1. Is there any compensation in the form of money, government benefits, and/or housing grants for disabilities for a stroke?
    2. Do I need a will or a trust since I had an illness or brain injury?
    3. How much money do I need to reserve to plan for a major illness of myself, family, kids, friends?
    4. Are there any differences in insurance coverage for stroke rehabilitation such as speech therapy and occupational therapy if they are not covered by Medicaid?

Response

Hi Shannon. Nice to meet another Shannon. Yes, you have a pretty complicated situation. I will try and answer as much as I can and hopefully get you some helpful options.

1. Is there any compensation in the form of money, government benefits, and/or housing grants for disabilities for a stroke?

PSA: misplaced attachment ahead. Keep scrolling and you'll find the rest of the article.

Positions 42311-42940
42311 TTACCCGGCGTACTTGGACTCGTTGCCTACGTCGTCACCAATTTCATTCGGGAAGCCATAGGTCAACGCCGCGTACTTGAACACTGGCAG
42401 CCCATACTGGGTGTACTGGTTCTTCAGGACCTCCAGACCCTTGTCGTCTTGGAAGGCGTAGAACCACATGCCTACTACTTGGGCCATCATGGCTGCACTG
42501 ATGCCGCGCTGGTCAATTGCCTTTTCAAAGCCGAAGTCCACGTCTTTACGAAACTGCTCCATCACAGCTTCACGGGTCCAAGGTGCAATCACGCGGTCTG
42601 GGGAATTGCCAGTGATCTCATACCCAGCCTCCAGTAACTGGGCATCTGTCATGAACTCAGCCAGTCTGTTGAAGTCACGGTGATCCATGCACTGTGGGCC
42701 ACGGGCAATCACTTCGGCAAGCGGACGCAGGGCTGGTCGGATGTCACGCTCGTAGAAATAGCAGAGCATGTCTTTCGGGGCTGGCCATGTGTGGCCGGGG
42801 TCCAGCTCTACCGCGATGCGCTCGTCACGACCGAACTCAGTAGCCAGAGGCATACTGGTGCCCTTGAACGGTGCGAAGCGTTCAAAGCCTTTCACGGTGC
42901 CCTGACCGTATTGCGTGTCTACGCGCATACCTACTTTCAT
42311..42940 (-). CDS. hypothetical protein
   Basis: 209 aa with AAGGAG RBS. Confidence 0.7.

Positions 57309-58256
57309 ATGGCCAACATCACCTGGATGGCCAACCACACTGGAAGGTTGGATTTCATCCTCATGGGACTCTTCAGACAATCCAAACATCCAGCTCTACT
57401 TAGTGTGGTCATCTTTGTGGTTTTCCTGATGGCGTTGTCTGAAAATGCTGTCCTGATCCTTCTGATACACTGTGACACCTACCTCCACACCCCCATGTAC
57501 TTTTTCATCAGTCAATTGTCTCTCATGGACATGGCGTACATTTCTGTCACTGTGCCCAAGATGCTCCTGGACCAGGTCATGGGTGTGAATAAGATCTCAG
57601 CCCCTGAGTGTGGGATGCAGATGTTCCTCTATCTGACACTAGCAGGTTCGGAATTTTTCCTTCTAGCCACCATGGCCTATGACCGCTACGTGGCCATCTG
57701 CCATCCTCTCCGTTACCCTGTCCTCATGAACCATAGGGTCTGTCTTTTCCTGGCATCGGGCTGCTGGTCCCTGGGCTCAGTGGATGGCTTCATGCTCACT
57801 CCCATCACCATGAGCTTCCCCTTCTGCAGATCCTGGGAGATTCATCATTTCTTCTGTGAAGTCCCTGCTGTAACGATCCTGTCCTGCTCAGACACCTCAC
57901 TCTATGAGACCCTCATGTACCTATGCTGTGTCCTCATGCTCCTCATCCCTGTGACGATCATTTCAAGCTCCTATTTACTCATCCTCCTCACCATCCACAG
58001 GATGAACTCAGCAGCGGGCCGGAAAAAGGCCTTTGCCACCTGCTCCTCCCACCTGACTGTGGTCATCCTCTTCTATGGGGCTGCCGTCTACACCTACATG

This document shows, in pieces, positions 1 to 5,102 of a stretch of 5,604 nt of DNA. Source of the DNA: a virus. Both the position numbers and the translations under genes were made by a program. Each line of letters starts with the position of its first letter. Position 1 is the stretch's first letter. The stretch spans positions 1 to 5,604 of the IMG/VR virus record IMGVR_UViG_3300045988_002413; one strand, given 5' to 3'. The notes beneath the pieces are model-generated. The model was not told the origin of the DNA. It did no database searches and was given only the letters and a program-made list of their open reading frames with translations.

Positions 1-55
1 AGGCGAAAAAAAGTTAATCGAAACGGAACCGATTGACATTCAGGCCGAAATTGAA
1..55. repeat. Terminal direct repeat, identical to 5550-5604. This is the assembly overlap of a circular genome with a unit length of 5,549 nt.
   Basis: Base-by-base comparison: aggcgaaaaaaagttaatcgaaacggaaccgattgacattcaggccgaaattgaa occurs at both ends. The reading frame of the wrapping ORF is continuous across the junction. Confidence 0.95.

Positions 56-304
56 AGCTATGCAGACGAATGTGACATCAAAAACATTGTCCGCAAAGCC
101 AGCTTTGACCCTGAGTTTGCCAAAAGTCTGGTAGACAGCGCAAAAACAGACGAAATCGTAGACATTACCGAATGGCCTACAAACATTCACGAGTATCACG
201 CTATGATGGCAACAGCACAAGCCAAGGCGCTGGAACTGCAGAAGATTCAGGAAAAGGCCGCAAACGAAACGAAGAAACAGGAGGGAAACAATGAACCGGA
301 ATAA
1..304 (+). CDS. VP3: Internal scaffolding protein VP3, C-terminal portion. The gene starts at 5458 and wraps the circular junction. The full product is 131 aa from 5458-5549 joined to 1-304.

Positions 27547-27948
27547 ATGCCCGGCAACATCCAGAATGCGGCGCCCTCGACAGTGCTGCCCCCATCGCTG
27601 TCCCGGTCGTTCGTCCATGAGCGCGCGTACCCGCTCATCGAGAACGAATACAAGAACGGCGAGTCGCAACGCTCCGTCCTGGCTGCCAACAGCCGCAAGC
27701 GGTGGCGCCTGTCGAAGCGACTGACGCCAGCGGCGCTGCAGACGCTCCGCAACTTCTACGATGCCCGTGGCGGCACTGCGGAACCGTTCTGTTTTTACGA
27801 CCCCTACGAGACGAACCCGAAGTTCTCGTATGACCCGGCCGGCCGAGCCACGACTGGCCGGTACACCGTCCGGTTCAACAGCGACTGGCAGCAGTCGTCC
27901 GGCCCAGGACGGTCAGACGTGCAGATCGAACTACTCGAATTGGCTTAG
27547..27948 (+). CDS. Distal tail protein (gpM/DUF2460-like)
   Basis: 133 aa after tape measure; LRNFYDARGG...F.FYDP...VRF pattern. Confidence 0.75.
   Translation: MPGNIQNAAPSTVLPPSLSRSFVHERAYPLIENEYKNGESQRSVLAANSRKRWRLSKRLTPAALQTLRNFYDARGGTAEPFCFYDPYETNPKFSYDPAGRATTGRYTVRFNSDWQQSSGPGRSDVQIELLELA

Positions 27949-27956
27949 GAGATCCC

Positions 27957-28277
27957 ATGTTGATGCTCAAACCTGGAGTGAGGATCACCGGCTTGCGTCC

Yes, there are Social Security Disability benefits available for stroke victims. Generally you will be eligible for this if you worked long enough and paid Social Security Taxes. You may also be eligible for Social Security Income (SSI). SSI is payable to disabled adults who have limited income and resources.

For more information about applying for these benefits visit the Social Security Administration’s website at http://www.ssa.gov/d&s1.htm.

2. Do I need a will or a trust since I had an illness or brain injury?

A Will is a legal document that allows you to decide how your assets get distributed after you die (such as the family Bible, car, etc. ). You can also determine who will get custody of your children.